University of Manchester Electrical Energy and Power Systems Group has 14 full-time academic staff and around 120 post-doctoral researchers, PhD students and academic visitors. The group has core expertise covering transmission and distribution networks planning, operation, monitoring, protection and control, HV technologies, substation automation and wide area monitoring, future networks and smart grid solutions. The Group members are active participants in the EPSRC, EU funded FP7 projects and a number of industry funded projects. The Group is globally recognised for its expertise and has established partnerships with many industry partners and overseas universities. Cross-disciplinary projects run by this group also include the Power Conversion Group, providing high-class ‘smart’ solutions to the emerging network problems.

PPA Energy was founded as Power Planning Associates Ltd. in 1997. The Company has since built up an enviable track record for advising governments, international agencies and blue chip private clients, working in over 90 countries around the world. The strength of PPA Energy is our ability to combine strategic, financial/economic and technical advice as an integrated consultancy service to all of the players involved in the development of the power and energy sector. We have established a sound track record of delivering high quality advice, and have worked with a broad range of clients, including multi-lateral lending agencies, governments, regulators, electricity companies, natural resources companies and private developers. Our consultants often work closely with specialists in other sectors including lawyers, economists and financiers (www.ppaenergy.co.uk).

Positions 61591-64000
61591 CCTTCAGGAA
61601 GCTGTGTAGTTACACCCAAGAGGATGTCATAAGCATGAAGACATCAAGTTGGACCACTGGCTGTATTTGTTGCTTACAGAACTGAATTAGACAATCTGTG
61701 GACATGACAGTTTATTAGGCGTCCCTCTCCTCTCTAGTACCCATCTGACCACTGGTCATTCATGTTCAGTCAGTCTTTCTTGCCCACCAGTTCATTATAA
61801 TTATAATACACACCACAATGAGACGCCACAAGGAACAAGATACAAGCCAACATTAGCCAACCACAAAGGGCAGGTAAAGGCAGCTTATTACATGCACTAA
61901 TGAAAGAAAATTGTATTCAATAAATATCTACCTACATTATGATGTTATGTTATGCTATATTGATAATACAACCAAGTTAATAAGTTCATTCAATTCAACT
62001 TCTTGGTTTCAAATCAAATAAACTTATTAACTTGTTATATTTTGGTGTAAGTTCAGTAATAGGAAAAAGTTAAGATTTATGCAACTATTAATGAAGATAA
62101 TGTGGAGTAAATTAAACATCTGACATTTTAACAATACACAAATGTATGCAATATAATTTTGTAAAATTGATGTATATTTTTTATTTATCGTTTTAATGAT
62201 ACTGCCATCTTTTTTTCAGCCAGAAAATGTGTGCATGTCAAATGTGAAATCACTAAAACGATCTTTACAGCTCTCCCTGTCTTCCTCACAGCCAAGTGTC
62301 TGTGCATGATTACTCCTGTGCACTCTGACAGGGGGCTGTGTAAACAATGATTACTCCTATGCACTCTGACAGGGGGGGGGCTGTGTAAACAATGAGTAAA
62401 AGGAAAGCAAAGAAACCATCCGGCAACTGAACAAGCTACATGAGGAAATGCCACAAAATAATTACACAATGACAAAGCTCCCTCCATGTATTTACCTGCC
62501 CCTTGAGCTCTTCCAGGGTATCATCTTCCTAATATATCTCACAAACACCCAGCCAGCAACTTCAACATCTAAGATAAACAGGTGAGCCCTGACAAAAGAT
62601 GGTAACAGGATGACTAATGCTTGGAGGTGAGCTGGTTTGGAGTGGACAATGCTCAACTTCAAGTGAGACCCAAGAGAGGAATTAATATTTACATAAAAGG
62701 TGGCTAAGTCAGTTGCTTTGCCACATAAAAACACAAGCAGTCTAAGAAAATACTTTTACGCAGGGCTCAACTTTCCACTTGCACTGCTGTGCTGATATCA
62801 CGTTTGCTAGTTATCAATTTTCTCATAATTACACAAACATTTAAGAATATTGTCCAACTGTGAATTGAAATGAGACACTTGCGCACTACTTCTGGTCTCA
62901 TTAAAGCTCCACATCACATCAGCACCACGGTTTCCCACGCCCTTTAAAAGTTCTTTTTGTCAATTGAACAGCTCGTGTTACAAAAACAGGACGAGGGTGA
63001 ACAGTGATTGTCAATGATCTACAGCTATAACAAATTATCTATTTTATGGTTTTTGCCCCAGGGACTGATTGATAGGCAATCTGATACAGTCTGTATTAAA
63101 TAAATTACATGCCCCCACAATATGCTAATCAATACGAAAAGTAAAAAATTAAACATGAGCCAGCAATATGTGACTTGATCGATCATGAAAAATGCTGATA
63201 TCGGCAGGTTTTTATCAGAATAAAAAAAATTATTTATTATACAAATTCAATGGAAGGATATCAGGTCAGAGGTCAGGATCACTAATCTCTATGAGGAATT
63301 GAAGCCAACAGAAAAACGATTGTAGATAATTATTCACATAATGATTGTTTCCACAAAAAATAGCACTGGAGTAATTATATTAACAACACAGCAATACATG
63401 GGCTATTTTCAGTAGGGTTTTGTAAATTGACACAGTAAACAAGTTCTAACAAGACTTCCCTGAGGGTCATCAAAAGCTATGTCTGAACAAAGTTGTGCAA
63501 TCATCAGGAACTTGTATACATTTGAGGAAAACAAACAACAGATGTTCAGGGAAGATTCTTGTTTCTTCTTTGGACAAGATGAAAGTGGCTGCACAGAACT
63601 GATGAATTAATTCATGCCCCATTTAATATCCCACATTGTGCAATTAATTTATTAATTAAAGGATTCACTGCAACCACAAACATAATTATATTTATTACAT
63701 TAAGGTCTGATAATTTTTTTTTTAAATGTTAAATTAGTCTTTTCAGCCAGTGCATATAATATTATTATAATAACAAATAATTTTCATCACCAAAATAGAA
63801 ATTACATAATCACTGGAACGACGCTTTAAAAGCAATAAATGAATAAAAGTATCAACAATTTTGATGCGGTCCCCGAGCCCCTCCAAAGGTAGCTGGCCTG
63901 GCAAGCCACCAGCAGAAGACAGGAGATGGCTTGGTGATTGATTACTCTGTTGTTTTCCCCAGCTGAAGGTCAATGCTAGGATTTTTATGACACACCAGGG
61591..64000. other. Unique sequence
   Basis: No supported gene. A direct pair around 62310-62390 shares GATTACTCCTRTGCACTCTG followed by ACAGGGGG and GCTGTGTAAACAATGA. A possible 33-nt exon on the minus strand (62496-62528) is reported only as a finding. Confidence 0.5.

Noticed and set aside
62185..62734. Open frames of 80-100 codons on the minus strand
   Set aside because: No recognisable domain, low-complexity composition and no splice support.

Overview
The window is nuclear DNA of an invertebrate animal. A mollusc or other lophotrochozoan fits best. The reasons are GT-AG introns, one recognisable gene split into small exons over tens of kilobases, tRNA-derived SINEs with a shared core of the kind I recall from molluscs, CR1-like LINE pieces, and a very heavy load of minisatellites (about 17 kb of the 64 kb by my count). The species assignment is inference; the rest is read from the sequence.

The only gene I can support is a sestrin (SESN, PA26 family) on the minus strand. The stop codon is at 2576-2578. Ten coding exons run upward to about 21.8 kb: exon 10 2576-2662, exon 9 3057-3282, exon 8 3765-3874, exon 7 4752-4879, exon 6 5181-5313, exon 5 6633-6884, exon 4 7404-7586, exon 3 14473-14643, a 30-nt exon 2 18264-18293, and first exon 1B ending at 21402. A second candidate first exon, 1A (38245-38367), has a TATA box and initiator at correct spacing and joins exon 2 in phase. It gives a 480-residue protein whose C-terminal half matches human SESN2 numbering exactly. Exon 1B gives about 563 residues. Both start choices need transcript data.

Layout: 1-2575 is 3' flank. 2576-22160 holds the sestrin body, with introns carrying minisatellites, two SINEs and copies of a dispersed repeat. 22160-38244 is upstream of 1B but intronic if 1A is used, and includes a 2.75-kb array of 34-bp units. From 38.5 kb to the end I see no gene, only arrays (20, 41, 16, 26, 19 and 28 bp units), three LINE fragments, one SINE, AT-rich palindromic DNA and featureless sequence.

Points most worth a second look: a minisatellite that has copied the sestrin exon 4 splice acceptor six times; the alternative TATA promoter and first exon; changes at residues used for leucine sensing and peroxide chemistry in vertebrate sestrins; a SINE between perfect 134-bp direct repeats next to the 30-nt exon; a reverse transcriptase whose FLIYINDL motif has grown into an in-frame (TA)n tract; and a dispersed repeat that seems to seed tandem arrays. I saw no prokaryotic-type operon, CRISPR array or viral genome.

Chiltern Power is a consultancy company specialising in the strategic development of future power networks and the practical deployment on innovative solutions in established business sectors.

Grid Scientific offers independent technical and project management consulting services to help power utilities and their partners understand, plan, define and introduce ICT-based solutions and achieve the benefits innovation will make possible. Our services reflect extensive experience in delivering complex solutions in fast changing technical, operations and business environments and draw particularly on learning from the telecommunications sector. (www.gridscientific.com)